The Wage Gap is Alive
surprised - But what can we do?
The Census Data
has just been released – The Wage Gap between men and women still exists. In
particular, men outnumber women in high paying jobs.
While 13% of men
working full time make $75,000 or more, only 4% of women earn at this level.
The difference in
wages has been decreasing steadily, but what can we do to make sure that we
continue on the right path:
need to re-evaluate their compensation plans.
Do you utilize market surveys to determine what internal pay
structures will be? This can perpetuate the issue of paying less for positions
that have historically been dominated by females.
Instead, look at the requirements of the job like experience and
education and also the responsibilities.
Does the job require overseeing others and using creative
problem-solving or does the position have protocols in place for every task?
strengthen internal mentoring programs.
These programs can provide valuable access to informal information
about how to get ahead within an organization and can also provide exposure
that would otherwise not be available.
A strong mentoring program will increase the odds that women and
minorities will receive promotions.
Look at your
hire rate practices. Does your organization routinely ask candidates what they
were last making and then offer a hire rate just above that?
This can penalize women who have left the workforce for a period of
time. Their last salary will
not have kept up with the market. A better strategy is to place candidates into your wage
structure at a salary that is consistent with others with similar education
and experience in the role.
advocate for your career and wage. Know
what the going rates are for your position and ask to stay at a competitive
wage. If you don’t feel that you are being paid fairly where you
are then go somewhere else.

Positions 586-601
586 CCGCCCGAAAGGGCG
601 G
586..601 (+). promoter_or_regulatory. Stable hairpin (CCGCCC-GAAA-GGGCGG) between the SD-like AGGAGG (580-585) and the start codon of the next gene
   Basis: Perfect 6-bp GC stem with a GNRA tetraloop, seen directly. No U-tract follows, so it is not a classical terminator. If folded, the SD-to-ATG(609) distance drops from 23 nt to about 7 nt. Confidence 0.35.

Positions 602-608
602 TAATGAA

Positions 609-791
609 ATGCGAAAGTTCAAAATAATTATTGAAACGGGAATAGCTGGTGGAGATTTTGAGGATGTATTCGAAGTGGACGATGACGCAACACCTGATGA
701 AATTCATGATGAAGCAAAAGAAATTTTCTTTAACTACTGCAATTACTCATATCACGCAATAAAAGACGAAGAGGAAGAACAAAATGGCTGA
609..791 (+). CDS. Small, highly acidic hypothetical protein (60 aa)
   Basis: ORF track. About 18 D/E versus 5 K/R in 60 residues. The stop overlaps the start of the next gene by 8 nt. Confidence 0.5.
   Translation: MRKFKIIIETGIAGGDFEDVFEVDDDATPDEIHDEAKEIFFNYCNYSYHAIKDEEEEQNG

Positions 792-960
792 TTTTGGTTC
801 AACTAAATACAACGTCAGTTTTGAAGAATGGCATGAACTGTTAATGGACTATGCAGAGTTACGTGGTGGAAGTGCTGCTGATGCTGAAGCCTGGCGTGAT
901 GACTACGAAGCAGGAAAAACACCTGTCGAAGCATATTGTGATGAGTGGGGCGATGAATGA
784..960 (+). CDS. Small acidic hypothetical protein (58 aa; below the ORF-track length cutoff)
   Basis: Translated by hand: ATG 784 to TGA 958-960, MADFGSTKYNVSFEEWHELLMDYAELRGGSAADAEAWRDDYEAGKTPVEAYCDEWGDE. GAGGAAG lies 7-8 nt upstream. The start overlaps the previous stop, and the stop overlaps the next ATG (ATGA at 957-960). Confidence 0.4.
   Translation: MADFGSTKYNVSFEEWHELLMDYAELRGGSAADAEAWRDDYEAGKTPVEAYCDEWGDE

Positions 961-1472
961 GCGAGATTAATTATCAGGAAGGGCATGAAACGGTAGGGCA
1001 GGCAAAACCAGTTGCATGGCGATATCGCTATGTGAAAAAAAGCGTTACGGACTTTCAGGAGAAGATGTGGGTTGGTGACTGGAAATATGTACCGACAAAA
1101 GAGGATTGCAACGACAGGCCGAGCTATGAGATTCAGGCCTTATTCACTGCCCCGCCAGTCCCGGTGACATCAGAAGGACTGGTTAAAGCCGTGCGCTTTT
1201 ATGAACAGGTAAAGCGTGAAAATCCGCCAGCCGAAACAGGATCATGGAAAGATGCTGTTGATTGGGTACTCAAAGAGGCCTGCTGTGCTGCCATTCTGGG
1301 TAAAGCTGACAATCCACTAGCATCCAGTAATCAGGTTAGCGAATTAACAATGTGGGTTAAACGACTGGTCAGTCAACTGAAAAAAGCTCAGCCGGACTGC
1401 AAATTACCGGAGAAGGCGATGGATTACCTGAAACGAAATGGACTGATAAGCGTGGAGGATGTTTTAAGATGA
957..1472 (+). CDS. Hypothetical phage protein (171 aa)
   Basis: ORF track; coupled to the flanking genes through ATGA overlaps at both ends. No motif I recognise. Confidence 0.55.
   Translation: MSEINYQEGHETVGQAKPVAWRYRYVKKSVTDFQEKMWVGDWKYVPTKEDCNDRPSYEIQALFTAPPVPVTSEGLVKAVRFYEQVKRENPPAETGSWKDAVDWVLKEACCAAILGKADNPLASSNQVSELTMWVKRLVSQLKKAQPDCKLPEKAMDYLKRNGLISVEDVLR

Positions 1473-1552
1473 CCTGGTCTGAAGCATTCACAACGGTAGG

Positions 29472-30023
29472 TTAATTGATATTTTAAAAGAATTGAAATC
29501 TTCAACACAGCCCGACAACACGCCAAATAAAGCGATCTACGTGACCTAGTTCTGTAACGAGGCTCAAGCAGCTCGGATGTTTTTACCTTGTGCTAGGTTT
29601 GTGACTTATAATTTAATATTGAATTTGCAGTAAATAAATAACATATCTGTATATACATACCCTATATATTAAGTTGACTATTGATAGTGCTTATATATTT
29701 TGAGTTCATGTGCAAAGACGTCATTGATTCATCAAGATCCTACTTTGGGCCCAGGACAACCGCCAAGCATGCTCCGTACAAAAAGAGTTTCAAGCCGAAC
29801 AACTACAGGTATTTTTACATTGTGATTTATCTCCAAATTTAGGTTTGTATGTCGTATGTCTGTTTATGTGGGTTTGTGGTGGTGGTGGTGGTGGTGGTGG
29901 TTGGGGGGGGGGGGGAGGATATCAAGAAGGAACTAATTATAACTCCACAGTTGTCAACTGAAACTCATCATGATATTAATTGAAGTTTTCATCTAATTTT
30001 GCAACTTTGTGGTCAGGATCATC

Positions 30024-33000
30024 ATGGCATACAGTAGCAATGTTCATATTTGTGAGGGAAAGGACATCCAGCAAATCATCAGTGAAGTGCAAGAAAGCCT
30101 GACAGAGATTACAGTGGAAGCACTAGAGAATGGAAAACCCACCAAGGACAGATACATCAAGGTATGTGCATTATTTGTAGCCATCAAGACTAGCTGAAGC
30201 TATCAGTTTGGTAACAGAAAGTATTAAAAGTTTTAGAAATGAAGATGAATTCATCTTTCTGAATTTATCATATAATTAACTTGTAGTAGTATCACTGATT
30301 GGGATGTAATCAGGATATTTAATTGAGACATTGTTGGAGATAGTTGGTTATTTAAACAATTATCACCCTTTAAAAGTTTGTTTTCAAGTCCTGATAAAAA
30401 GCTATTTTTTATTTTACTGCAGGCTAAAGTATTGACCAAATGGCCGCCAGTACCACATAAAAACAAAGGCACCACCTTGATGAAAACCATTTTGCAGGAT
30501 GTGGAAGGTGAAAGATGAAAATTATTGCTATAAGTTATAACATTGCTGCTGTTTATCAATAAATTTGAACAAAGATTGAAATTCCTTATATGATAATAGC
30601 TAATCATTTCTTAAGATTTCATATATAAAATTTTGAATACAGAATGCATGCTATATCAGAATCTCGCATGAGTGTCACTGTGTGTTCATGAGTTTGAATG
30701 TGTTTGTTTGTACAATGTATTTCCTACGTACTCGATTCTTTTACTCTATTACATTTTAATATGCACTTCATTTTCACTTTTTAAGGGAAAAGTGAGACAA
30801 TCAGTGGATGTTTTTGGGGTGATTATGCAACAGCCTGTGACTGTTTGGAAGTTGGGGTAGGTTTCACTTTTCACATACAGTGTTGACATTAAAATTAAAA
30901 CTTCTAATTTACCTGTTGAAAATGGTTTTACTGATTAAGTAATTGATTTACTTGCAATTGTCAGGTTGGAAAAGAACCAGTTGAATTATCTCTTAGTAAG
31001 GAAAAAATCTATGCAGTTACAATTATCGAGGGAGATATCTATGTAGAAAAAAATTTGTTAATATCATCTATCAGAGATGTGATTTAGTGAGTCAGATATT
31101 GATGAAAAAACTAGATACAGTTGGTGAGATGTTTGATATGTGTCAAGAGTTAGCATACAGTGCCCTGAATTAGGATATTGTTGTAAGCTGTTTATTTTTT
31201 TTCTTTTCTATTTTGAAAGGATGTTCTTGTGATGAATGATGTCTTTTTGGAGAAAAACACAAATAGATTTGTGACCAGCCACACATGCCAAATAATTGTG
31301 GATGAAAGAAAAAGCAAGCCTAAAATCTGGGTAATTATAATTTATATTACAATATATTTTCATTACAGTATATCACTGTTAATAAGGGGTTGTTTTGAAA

cheerleader for your own accomplishments.
Obviously you don’t want to go overboard with this one, forsaking
the team altogether. But, women
tend to devalue their accomplishments and are not nearly as good as men at
making sure that they get credit for their successes.
If you complete a project and are proud of it, make sure that your
boss knows. And let your boss’ boss know about it while you are at it too.
An easy way to do this is to send out a monthly status report of all
of your activities. Be sure to
include any specific outcomes as well For example, “implemented “X”
program which resulted in savings of $300,000 annually”.
When it comes time for a promotion you will be more likely to be
considered a strong contender right out of the gate.
If you do
leave the workforce for a period try to stay current in your profession
while you are gone. See
Womans-Work.com article Preparing
to re-enter the Workforce for strategies to help.
When you are
ready to re-enter the workforce, do your homework before you begin to
interview. Know what the going
wages are in your profession for the local area.
And when they ask you what you are looking to make or what your last
salary was, don’t tell them. Instead,
use either of the following strategies:
that you would like to make an equitable salary within their
organization and pay structure based on your experience, education and
anything else that you have to offer.
Use the Total
Compensation defense. Tell
them that you can not really quote a salary because you are interested
in looking at their whole compensation program as a package.
The health benefits, promotional opportunities, work environment
and chances to learn, among other things, will all factor in to the
salary that you would want. You can’t possibly give them an accurate figure without
having all of the relevant information.
current "Glass Ceiling Audits" and expand the requirements to
include a broader range of employers. Unfortunately, even though it is
the right thing to do, not all organizations will work diligently to
decrease the wage gap. The pain of staying the same has to be worse
than the pain of changing. The added pressure of avoiding an audit,
fines or lost business is an unfortunate necessity.
continue to look better. We’re
making great strides but there is obviously a long way to go!
Kirsten Ross is mother of two sons and is
a Certified Human Resource Professional (SPHR) dedicated to helping women
achieve more life balance and to transforming the design of work.
Visit Womans-Work.com at http://www.womans-work.com
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read valuable career, life balance and family articles. You may also email
her at mailto:KRoss@Womans-Work.com